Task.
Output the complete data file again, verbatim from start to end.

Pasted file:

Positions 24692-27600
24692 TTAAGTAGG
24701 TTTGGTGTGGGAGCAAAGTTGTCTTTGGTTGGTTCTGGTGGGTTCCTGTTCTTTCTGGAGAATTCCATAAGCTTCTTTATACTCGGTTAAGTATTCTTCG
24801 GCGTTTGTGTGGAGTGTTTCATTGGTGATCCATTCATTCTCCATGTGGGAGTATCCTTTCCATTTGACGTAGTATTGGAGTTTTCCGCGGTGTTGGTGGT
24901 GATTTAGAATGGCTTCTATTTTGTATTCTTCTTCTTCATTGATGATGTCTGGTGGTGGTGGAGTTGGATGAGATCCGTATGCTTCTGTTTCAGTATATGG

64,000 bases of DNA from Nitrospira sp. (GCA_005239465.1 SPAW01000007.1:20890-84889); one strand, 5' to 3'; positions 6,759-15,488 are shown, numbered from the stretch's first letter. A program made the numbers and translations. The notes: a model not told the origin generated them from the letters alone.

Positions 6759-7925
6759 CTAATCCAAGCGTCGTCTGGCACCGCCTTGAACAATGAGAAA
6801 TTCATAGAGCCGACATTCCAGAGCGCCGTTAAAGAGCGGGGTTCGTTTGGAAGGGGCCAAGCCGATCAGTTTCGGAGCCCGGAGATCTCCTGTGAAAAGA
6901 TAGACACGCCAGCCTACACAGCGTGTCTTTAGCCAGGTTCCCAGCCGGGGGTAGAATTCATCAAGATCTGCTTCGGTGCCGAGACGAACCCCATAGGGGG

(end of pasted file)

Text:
Positions 24692-27600
24692 TTAAGTAGG
24701 TTTGGTGTGGGAGCAAAGTTGTCTTTGGTTGGTTCTGGTGGGTTCCTGTTCTTTCTGGAGAATTCCATAAGCTTCTTTATACTCGGTTAAGTATTCTTCG
24801 GCGTTTGTGTGGAGTGTTTCATTGGTGATCCATTCATTCTCCATGTGGGAGTATCCTTTCCATTTGACGTAGTATTGGAGTTTTCCGCGGTGTTGGTGGT
24901 GATTTAGAATGGCTTCTATTTTGTATTCTTCTTCTTCATTGATGATGTCTGGTGGTGGTGGAGTTGGATGAGATCCGTATGCTTCTGTTTCAGTATATGG

64,000 bases of DNA from Nitrospira sp. (GCA_005239465.1 SPAW01000007.1:20890-84889); one strand, 5' to 3'; positions 6,759-15,488 are shown, numbered from the stretch's first letter. A program made the numbers and translations. The notes: a model not told the origin generated them from the letters alone.

Positions 6759-7925
6759 CTAATCCAAGCGTCGTCTGGCACCGCCTTGAACAATGAGAAA
6801 TTCATAGAGCCGACATTCCAGAGCGCCGTTAAAGAGCGGGGTTCGTTTGGAAGGGGCCAAGCCGATCAGTTTCGGAGCCCGGAGATCTCCTGTGAAAAGA
6901 TAGACACGCCAGCCTACACAGCGTGTCTTTAGCCAGGTTCCCAGCCGGGGGTAGAATTCATCAAGATCTGCTTCGGTGCCGAGACGAACCCCATAGGGGG